During a Bend City Council discussion on dredging Mirror Pond, Councilor Bill Moseley unveiled a potential resolution that would hand off much of the project’s responsibility to the Bend Park & Recreation District.
“This is a park; it’s not the city’s responsibility to do this,” Moseley said. “We want to be a good partner; we’re willing to (give) a very small financial commitment.”
Moseley’s proposed resolution, which he presented to the City Council at its Wednesday night work session, stated that because Mirror Pond is primarily used as a recreational facility, the Bend park district should handle policymaking associated with the pond so the city can focus its staff and money on other issues. The proposed resolution would have the city support an intergovernmental agreement between the park district and the city if the park district oversees, manages and administers any potential project.
The city would also be willing to support potential dredging financially, but only up to about $1.9 million, in Moseley’s proposal.
Councilors Bruce Abernethy and Chris Piper agreed with Moseley that the park district should take the lead on any future Mirror Pond project. But Abernethy said he is willing to have the city have more involvement than Moseley suggested.
“The city should be more of a player and funding partner … but I agree this is something the city doesn’t want to own and manage,” Abernethy said.
Abernethy said he would also be interested in having an independent group gather public input on how to handle Mirror Pond.
Mayor Sally Russell indicated she would be more willing to have the city take a central role in Mirror Pond’s future.
“I do see this as a community issue,” she said. “There are times where we, as a city, take care of parts of our community, and this is one of them.”
Russell agreed with Abernethy that an independent group, or the Central Oregon Governmental Council, should foster a community conversation about dredging Mirror Pond.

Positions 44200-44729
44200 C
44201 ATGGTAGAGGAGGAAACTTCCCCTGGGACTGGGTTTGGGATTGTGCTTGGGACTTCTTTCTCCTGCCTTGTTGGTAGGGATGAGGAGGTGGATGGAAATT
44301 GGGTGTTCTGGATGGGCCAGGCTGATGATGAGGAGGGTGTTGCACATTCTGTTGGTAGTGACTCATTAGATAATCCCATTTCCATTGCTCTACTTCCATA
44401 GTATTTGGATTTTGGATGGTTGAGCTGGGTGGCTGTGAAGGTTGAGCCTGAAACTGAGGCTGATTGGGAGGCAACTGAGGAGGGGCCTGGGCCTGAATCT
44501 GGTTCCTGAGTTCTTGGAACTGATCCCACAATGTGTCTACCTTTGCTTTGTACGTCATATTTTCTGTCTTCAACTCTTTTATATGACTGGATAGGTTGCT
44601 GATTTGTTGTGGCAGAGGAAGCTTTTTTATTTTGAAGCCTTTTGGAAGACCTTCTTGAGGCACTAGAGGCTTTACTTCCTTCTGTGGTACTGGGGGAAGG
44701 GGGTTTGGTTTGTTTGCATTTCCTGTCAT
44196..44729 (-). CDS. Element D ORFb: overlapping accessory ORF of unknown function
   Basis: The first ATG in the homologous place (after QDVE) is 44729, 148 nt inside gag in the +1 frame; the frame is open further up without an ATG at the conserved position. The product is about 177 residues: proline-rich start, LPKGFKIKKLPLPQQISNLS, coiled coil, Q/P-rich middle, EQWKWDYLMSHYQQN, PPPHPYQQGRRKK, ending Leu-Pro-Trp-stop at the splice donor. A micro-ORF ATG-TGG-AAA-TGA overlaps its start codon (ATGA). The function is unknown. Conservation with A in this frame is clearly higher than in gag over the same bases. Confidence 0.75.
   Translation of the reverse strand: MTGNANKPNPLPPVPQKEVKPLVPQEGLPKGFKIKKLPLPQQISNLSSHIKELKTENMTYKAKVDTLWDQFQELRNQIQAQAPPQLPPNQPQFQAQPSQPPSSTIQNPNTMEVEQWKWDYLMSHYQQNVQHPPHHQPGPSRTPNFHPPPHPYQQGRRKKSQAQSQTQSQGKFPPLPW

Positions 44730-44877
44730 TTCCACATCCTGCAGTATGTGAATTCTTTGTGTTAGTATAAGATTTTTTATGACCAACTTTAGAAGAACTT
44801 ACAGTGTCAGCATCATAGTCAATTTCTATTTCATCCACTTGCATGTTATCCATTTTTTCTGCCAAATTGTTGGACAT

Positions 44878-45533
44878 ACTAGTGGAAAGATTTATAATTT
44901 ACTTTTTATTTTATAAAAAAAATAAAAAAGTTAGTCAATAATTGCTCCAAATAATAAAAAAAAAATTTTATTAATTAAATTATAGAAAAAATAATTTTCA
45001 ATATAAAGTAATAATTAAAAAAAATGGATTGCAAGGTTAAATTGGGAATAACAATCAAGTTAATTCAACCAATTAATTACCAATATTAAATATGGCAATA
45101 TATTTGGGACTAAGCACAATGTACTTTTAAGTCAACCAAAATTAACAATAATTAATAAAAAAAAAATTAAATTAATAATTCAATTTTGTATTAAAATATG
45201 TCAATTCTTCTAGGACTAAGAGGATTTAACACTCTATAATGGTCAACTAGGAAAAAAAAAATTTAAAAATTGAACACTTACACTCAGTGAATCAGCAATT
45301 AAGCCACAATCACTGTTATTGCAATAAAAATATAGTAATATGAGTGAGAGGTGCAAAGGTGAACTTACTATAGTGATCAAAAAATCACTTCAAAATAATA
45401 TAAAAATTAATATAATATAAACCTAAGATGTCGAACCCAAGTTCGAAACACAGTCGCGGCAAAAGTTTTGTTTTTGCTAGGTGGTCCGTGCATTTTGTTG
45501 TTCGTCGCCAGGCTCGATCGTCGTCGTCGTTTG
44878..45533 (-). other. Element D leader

However, Barb Campbell said she was skeptical of any survey unless it just had one simple question: “Do you want to use your own public funds to dredge the pond, yes or no?”
Although Campbell agreed the city shouldn’t be in charge of dredging Mirror Pond, she suggested giving voters the option of an operating levy to fund dredging.
“You find out if they want to do it, and you get the money for it in the same vote,” she said.
Dredging Mirror Pond is expected to cost $6.7 million. In December, the city, the Bend Park & Recreation District and Pacific Power pledged $300,000 apiece toward dredging, joining the $300,000 pledged by private donors and reducing the remaining cost to $5.5 million.
In March, the City Council voted 4-3 to reject a proposal to raise that $5.5 million through a 1.5 percent increase to the franchise fee charged to Pacific Power, which owns the dam that created the pond.
The council agreed that Moseley and fellow Councilor Gena Goodman-Campbell will work with city staff to incorporate Wednesday’s discussion into a new version of the Mirror Pond dredging resolution. That resolution will be presented to the council at a future work session before being decided upon at an official meeting, according to city spokesperson Anne Aurand.
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